Not only will it teach you how to hit shots dead straight, it will also help drill the correct swing and alignment feels needed to hit fades and draws on command.

So, now that you know how to target correctly, it’s time to delve a little into the visualisation side of targeting, which can also help you fire at more flags.

How To Visualise Your Target In Golf

Instead of focusing on the golf ball, it’s better to visualise your target when making a swing. Get into the routine of taking practice swings looking solely down the fairway, rather than fixating on the ball. This will create a more fluent swing and encourage you to swing out to your target.

Many amateurs get paralysed with anxiety while addressing the ball and tend to hit at it, instead of through it when making a swing – leading to inconsistent strikes ranging from fats to thins.

As PGA teaching professional Dan Martin sums up in a short, but very educational video:

One of the most interesting myths I hear in golf is that you have to hit down on the golf ball.

I’ve found players who try to hit down on the golf ball, especially newer players and amateurs, tend to lead themselves into all sorts of bad habits – the biggest one being moving the arms out of sequence to the body, down towards the ground which leads to chunking, over the top movements, casting and all sorts of lifting motions at impact.

Instead of, when you approach a golf shot, making the ball your main focus, start to make the target your focus.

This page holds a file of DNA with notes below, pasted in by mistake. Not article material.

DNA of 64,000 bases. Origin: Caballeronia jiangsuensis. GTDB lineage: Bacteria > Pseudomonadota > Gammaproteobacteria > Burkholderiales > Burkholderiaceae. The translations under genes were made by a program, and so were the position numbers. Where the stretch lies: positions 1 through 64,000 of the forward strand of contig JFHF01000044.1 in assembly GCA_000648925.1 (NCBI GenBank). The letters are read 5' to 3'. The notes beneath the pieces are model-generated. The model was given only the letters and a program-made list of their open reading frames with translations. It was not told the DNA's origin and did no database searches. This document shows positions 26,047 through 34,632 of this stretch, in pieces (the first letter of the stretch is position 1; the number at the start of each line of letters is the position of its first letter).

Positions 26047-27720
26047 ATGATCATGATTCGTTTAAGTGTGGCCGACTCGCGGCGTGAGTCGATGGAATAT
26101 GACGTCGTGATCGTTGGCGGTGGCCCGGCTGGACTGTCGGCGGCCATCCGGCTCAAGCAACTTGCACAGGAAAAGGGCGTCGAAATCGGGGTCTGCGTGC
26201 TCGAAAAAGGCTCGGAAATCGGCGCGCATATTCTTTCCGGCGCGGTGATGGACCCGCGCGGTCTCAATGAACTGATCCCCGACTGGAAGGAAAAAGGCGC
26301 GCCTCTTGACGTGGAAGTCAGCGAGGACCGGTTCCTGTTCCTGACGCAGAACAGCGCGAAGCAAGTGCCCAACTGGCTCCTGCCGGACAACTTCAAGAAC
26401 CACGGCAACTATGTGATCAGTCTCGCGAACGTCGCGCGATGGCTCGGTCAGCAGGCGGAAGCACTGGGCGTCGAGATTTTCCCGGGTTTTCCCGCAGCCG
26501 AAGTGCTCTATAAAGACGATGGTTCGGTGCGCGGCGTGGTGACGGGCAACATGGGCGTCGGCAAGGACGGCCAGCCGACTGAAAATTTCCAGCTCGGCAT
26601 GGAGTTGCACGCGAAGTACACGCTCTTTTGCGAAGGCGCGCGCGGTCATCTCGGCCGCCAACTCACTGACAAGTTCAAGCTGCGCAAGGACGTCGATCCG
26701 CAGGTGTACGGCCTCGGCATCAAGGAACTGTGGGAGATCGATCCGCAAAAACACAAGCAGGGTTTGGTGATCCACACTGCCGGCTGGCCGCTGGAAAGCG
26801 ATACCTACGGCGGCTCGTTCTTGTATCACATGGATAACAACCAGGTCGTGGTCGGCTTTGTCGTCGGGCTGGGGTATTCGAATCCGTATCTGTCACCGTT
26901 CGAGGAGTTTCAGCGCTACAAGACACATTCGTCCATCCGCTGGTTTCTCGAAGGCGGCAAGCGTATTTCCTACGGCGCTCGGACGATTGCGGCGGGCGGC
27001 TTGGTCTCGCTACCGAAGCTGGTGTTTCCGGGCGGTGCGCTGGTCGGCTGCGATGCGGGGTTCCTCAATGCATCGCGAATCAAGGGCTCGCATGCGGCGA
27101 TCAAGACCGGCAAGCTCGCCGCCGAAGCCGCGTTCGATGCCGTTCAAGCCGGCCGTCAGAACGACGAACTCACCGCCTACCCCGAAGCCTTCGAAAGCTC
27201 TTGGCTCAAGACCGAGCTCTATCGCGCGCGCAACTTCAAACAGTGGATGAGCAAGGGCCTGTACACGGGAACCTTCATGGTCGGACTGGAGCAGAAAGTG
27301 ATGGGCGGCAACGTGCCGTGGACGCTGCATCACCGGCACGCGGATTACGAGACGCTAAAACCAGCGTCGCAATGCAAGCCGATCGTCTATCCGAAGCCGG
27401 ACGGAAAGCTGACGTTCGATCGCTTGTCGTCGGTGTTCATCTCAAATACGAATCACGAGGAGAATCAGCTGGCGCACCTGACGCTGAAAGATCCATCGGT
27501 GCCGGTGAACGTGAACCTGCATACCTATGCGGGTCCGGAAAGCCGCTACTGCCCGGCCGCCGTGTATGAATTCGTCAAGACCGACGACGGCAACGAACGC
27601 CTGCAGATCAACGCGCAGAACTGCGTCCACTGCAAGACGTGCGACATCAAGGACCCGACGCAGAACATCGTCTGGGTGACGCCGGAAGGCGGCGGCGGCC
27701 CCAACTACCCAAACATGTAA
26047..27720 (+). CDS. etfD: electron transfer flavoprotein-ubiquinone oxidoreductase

Take practice swings not looking at the golf ball, but actually looking at the target.

When your swing is looking at the target, your body sequence will be more natural and create energy that way.

Then, take that same feel to the golf ball and give it a go.

Visualising your target in this manner will actually get your club on a better plane naturally, without you having to think about it.

Final message

As amateur players, we all know what it feels like to feel tense over a shot – we focus so hard on the golf ball that when it comes time to actually start your swing, it feels anything but loose and fluent.

By tracing your target line correctly by tilting your head, rather than lifting it, and focusing on your target instead of the ball it won’t be long until those unnatural kinks in your swing will begin to iron themselves out.

Before long, you’ll be stuffing your approach shots closer than ever – maybe even spinning them back towards the hole like the pros – leading to more birdie opportunities and lower scores.

Lewis Carhart
Follow me